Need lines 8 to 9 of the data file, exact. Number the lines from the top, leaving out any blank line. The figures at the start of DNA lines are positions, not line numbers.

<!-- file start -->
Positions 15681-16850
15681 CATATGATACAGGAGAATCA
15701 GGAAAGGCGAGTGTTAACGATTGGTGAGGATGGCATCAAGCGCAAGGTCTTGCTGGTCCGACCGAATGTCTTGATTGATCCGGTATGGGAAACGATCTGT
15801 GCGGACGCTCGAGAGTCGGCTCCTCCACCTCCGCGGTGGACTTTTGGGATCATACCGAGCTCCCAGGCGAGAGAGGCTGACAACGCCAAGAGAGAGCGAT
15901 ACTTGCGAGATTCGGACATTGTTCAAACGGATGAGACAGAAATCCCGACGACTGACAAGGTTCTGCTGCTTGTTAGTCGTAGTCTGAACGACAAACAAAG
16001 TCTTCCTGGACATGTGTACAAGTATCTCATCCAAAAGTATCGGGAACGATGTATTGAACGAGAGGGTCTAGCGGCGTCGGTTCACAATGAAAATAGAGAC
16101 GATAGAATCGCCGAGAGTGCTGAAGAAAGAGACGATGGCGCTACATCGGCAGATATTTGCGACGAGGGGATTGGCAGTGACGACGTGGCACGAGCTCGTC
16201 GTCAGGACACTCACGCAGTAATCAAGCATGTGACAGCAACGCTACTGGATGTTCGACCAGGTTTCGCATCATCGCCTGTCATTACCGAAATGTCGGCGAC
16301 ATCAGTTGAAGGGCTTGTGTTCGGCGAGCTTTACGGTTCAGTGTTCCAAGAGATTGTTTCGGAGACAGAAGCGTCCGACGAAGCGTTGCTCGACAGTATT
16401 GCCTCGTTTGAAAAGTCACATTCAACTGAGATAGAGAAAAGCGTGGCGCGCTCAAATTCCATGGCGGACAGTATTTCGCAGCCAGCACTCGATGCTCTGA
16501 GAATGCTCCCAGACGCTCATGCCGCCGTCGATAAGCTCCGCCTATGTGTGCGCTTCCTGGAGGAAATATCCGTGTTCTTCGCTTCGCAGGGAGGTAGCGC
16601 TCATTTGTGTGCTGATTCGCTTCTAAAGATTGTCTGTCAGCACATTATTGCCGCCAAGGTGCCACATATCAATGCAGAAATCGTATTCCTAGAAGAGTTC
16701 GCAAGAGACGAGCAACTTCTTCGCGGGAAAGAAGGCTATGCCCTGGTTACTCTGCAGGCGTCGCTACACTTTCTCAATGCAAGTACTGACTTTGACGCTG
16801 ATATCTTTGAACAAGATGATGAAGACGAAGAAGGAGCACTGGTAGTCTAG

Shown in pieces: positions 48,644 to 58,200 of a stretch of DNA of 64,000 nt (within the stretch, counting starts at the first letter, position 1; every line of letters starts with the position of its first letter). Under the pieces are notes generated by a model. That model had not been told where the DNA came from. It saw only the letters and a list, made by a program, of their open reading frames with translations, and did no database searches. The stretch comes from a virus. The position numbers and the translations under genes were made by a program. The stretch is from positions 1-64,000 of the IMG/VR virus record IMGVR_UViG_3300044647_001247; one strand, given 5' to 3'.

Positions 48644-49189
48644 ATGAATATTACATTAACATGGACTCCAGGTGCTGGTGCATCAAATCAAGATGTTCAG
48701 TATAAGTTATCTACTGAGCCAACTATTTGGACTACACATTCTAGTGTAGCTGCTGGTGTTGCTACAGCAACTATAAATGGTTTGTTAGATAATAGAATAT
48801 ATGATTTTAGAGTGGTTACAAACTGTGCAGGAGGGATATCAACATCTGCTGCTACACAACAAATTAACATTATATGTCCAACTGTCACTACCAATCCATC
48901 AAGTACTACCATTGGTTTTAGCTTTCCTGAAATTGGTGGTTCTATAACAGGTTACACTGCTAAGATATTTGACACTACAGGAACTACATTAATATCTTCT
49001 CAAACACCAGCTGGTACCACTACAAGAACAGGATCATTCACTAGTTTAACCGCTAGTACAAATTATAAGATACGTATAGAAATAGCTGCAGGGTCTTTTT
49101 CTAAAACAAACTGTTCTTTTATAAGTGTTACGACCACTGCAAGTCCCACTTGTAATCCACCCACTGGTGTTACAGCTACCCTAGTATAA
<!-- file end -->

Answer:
16201 GTCAGGACACTCACGCAGTAATCAAGCATGTGACAGCAACGCTACTGGATGTTCGACCAGGTTTCGCATCATCGCCTGTCATTACCGAAATGTCGGCGAC
16301 ATCAGTTGAAGGGCTTGTGTTCGGCGAGCTTTACGGTTCAGTGTTCCAAGAGATTGTTTCGGAGACAGAAGCGTCCGACGAAGCGTTGCTCGACAGTATT